Well to say I have been developing ODBC drivers for a while. Thought would write down things to understand before we write(implement) a driver. Not much help on web, so here we go…
We are on this blog, simply means we already know what is an ODBC Driver. If don’t there is a lot of material avaliable. Also, I assume we know few frequently used ODBC APIs – SQLAllocHandle, SQLConnect, etc.
Writing a driver is not that difficult, one of the reasons being – driver manager(henceforth written as DM) taking care of a lot of things – basic error handling, maintaining handle states – helps keep track of APIs called on a particular handle, connecting ODBC applications to ODBC Driver and most important finding the driver!
Finding the driver?? DM stands between ODBC App and driver. It is a generic piece of code that can load and run DBMS-specific driver code. So how does DM know which driver to pick up? When we create DSN, we link it to our installed ODBC driver. While calling SQLConnect API, we provide this DSN – and DM knows its us! (told you some pre-requisites are required before you read this). All the APIs called before SQLConnect are kept in queue by DM – how would it know which driver’s APIs to call when application hasn’t provided any identification of the driver yet (conn string or DSN name saves us)!! Call SQLConnect(dsnname,.., username,.. passwrd,…), DM knows which Driver to load.
For linux I would suggest go ahead and install unixODBC DM. Windows has a Driver Manager pre-installed and on the date I am writing this blog – windows DM is the most updated DM wrt latest ODBC specifications.
All about the handles:
Environment, Connection, Statement and Descriptor are the ones to say! This part is really confusing, what are these handles and how do I represent them internally, is there any particular specification laid down by ODBC for these handles? MSDN only reveals: a particular handle should contain diagnostics, state, attributes blah blah!
Here is the answer – go ahead and create a struct if writing in C or a class if in C++ or I would say any data structure available for you to use and put some elements you want in it, e.g. for connection handle – host, port, user, password – i wouldn’t store this, timeout, a diagnostic data structure(this one has a fixed elements defined by ODBC spec – MSDN will help you out)… whatever you think you would need ahead in the ODBC flow. In my experience – this data structure continuously evolves with each new API you implement! Internals of these data structures are never exposed to DM or ODBC Application – but yes pointers to these structures are.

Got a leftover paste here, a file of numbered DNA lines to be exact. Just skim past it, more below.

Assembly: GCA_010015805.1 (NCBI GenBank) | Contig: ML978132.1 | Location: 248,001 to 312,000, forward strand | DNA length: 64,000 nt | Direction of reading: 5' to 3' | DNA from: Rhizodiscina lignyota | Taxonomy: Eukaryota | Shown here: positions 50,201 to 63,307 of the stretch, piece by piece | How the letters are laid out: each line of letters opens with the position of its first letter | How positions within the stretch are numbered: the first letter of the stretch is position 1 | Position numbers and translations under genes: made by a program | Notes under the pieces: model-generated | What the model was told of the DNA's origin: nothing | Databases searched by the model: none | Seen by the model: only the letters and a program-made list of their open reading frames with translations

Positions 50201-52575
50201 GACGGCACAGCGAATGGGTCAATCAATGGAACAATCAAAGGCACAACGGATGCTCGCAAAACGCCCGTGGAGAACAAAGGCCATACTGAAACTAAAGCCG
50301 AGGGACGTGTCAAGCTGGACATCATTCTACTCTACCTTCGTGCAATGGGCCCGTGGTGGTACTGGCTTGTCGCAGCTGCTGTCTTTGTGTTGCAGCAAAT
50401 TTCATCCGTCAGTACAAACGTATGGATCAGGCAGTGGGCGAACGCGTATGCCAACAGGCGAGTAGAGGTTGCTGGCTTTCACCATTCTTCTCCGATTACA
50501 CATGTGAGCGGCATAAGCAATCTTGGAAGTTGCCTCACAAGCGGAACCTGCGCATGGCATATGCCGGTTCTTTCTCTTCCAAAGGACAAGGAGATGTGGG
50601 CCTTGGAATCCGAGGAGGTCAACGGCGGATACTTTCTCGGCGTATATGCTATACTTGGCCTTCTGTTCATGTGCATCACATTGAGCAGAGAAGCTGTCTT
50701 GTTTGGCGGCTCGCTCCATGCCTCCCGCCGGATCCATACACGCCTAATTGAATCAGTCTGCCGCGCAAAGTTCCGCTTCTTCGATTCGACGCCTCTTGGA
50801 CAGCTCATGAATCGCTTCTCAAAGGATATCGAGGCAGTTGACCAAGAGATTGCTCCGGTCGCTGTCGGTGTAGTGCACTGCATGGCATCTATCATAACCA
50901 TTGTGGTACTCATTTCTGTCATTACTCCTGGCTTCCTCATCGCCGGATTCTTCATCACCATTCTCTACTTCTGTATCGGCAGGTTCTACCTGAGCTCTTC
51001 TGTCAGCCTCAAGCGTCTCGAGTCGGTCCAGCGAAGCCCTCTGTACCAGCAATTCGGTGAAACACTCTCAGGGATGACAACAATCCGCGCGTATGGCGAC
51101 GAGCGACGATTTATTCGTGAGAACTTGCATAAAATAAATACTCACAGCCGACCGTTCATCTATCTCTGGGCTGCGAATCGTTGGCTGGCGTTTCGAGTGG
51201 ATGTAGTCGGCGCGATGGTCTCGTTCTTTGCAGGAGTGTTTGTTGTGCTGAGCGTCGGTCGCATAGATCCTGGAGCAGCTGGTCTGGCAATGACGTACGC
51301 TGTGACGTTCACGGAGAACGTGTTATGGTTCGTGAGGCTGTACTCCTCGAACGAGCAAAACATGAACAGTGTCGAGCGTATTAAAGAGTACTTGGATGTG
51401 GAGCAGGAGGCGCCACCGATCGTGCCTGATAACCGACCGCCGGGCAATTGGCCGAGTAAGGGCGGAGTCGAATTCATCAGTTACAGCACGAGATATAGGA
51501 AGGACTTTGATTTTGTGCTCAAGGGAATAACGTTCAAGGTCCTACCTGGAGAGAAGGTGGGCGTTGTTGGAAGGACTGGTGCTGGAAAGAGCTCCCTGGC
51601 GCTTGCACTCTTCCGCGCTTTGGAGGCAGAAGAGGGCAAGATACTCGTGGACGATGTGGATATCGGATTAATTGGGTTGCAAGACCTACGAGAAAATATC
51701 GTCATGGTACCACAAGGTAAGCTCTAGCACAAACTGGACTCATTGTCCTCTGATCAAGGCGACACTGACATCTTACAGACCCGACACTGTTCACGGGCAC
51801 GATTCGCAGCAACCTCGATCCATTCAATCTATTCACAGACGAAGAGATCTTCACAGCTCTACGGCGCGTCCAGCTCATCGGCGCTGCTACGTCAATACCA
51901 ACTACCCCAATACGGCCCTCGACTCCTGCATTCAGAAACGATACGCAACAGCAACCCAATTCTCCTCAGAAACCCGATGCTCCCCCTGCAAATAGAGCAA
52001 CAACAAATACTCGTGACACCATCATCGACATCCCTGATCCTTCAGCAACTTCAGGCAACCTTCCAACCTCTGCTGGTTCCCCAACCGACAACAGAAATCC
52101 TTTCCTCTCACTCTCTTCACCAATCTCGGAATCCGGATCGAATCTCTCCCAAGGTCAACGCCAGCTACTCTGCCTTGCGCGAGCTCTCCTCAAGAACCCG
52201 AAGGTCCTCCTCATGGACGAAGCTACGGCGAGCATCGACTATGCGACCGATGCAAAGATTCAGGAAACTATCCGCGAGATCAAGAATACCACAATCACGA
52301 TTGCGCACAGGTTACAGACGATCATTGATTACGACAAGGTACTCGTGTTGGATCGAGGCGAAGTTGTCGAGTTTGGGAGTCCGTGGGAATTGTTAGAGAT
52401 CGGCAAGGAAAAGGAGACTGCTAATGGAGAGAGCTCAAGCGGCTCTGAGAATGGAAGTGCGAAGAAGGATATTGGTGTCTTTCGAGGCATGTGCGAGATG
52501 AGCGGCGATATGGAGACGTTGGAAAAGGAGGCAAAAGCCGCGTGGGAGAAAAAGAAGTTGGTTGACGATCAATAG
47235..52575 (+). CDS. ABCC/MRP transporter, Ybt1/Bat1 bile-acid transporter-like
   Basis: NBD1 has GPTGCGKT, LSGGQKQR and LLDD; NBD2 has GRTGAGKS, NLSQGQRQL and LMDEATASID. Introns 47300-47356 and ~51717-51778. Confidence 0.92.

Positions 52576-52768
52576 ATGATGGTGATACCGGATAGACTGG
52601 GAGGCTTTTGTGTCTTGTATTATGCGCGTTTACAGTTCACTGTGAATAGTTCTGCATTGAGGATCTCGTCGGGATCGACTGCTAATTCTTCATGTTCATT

When ODBC application calls SQLAllocHandle API – DM’s API is called first that internally allocates a structure (oh yes, DM maintains its own handle structures as well). Then DM calls Driver’s API and driver internally allocates it’s own structure. In a nutshell, ODBC application points to DM’s handle which internally contains a pointer pointing to Driver’s handle. Now, as handle memory areas are exposed to application – there is a chance they be corrupted! Hell, I told you DM is the savior – keeps checksums or some other strategy!! I would say worry about this if your bypassing THE DM!
MSDN has been a great help. It tells you what a particular API should do. And there are a lot of things which are DBMS dependent. E.g. – SQLConnect would internally try to connect to the DBMS server engine you have. Depends on the design, to give an open-source example – Apache Hive ODBC Driver internally uses thrift client to connect to thrift server embedded in Hive server.
Installation and adding DSN:
This depends on the platform. odbcinst.ini and odbc.ini play important part here.
On linux systems, unixODBc tutorials can be used to locate the path of these. Here you go – http://www.unixodbc.org/odbcinst.html.
Windows is a UI based installation, copy DLL to program files and then make entries into system registry(http://msdn.microsoft.com/en-us/library/windows/desktop/ms714818%28v=vs.85%29.aspx and http://msdn.microsoft.com/en-us/library/windows/desktop/ms712603%28v=vs.85%29.aspx). Implement ConfigDSN API to add, configure and delete DSN. For editing odncinst.ini – SQLWriteDSNtoIni or SQLRemoveDSNFromIni APIs can be used. For odbc.ini – SQLWritePrivateProfileString, SQLGetPrivateProfileString APIs help.
I hope this helps. If I’v used a lot of parentheses or exclamations! – can’t help it!
Suggestions are welcome, if any glitches.